We are starting to learn more information about the new track mode that Tesla is working on for the Performance Model 3 and what it does to the vehicle.
While still don’t have the full picture, we get to learn a little more through a new track test and comments from the Tesla engineers who developed the system.
Last month, we got a Performance Model 3 test drive, but it was in the middle of Los Angeles during rush hour and it didn’t allow us to really test the performance of the car nor did it even have the option for track mode.
Tesla only allowed the Wall Street Journal and Youtuber MKBHD to test it and not much information about the mode came out of their report.
Now Tesla has made available two Model 3 Performance vehicles with a beta version of track mode for Road and Track to test – resulting in the best look at the system to date.
As we previously reported, Tesla claims that they have developed their own in-house vehicle dynamic controls (VDC) system for the first time with the Model 3 Performance version, which is allowing them to develop more advanced driving modes.
It hasn’t been clear how they were using that new VDC to make that track mode beyond changing traction controls to allow the vehicle to drift and oversteer.
Generally, in other vehicles with similar ‘race modes’ or ‘track modes’, it involves removing or changing the behavior of onboard driver assist features like traction control and power steering, but Tesla takes on the concept differently.
Michael Neumeyer, Tesla Manager of Chassis Controls, told Road and Track:
“Our Track Mode doesn’t disable features, it adds them,”
Apparently, it doesn’t just turn off stability and traction controls, instead, it exploits the features differently to change the feel of the Model 3.
We speculated that it could also involve the use of regenerative braking which can be helpful when racing. Neumeyer confirmed that.
He said that the transfer of regen between the front and back motors of the Model 3 Performance helps balance the car during hard cornering.
It also enables some oversteer. Road and Track reported:
“It also gives the Model 3 Performance a nifty trick no other Tesla can do: Lift-throttle oversteer, coded right into the software. In Track Mode, the regenerative braking is increased significantly—up to 0.3g of deceleration, compared to a max of 0.2g in street trim. When you lift in a corner, the regen tosses all the weight forward, loading up the front axle. The rear tires, now regenerating under much less weight, break loose. The stability control looks the other way. Presto! Oversteer.”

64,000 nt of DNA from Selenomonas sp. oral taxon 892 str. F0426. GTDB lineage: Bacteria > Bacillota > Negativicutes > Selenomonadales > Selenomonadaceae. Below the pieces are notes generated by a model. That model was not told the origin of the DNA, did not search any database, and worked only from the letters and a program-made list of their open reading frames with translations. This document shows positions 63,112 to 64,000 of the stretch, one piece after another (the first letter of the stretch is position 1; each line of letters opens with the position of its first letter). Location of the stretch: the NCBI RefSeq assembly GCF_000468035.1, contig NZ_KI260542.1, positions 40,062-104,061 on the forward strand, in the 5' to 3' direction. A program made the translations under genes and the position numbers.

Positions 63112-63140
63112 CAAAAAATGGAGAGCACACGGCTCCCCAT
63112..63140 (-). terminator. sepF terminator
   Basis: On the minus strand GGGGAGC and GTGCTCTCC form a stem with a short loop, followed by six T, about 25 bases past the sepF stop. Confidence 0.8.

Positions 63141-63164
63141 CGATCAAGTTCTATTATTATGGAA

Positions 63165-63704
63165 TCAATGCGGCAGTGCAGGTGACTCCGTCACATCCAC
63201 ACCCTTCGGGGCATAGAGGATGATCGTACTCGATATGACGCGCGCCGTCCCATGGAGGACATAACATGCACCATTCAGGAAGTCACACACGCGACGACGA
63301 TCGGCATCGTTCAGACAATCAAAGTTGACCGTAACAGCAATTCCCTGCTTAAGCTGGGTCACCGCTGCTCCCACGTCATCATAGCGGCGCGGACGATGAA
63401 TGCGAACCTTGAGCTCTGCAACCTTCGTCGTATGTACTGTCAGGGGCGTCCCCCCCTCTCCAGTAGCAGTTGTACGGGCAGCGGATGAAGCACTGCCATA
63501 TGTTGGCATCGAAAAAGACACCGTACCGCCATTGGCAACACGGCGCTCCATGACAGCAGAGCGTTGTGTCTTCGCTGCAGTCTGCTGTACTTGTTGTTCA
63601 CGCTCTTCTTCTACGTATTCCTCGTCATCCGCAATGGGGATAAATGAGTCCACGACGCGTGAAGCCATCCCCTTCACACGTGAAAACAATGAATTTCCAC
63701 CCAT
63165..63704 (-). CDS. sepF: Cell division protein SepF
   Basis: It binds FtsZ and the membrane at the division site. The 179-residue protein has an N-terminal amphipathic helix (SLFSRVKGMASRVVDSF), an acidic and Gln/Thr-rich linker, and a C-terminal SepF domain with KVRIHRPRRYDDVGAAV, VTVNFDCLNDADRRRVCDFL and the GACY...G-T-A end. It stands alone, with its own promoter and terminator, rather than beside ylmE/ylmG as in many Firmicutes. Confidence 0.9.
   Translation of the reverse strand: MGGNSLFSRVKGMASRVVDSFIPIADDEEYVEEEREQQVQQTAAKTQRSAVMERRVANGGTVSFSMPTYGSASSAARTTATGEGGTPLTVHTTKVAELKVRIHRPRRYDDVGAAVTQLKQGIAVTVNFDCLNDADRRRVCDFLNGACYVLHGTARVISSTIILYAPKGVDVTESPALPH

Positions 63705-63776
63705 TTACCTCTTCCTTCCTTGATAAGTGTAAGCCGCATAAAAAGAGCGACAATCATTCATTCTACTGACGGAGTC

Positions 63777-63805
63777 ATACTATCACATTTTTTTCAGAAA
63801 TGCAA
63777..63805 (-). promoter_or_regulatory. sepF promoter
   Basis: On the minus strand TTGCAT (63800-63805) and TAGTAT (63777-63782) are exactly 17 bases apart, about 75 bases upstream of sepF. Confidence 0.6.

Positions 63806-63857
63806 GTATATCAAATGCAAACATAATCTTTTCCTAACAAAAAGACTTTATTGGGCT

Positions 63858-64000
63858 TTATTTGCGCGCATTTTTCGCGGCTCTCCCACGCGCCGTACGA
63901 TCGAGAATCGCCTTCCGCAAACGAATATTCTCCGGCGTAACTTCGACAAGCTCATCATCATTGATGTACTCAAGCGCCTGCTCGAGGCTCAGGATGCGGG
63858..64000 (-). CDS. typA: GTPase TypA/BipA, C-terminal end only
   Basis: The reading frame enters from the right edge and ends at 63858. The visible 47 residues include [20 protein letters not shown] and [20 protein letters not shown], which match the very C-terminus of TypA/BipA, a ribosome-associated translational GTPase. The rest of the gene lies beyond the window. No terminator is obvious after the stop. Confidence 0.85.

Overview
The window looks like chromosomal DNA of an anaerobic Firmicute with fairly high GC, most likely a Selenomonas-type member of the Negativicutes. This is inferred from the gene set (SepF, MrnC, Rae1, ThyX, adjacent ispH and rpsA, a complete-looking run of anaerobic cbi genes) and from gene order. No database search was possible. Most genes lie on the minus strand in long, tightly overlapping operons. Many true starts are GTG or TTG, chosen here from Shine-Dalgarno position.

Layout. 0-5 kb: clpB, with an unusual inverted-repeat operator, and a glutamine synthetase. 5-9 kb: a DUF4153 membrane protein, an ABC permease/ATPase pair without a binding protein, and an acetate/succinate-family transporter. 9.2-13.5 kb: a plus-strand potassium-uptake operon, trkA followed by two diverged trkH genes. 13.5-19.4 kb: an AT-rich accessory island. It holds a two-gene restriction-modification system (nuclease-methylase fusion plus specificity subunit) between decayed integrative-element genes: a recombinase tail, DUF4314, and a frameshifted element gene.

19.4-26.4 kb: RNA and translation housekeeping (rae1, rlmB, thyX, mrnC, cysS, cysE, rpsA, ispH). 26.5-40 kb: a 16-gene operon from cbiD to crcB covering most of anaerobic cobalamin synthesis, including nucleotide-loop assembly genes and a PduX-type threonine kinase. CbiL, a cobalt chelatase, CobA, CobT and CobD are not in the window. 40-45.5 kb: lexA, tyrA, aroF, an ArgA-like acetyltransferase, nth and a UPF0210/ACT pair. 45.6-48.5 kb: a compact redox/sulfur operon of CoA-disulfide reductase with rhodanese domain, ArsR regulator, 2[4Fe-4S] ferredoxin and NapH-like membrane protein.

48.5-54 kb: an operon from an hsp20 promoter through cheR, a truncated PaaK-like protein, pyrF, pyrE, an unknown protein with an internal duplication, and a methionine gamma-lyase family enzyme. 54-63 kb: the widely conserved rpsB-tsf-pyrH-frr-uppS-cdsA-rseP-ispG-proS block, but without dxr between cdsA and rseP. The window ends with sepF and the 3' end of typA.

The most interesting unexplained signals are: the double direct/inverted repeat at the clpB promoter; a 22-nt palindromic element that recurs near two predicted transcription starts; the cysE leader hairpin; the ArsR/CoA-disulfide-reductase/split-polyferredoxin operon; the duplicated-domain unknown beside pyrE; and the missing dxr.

Lars Moravy, Tesla Director of Chassis Engineering, said that they tried to find a balance between a car that is fun to handle but also comfortable to drive on the road.
“It’s easy to make a car that handles well. But if you want to make it go over bumps and ride well, be comfortable, that is really difficult to do. We worked long and hard to make it be able to go around the track fast, be agile, be responsive, but not shatter your teeth out.”
As we previously reported, Tesla started deliveries of the Model 3 Performance version, but it hasn’t released Track mode yet.
The feature is expected to come as an over-the-air software update. The timeline is unclear.
Update: Tesla sent us more background the track mode.
The company says that it uses the traction between the two motors and slip distribution instead of brakes, which gives more control to the driver.
Tesla says the traction control will still help in “tougher situations.”
The regenerative braking not only acts differently in track mode as described above but it also has increased regen power, which helps give a break to the brakes.
Under track mode, Tesla also changed the powertrain cooling algorithm to be optimized for the high power usage of a track day.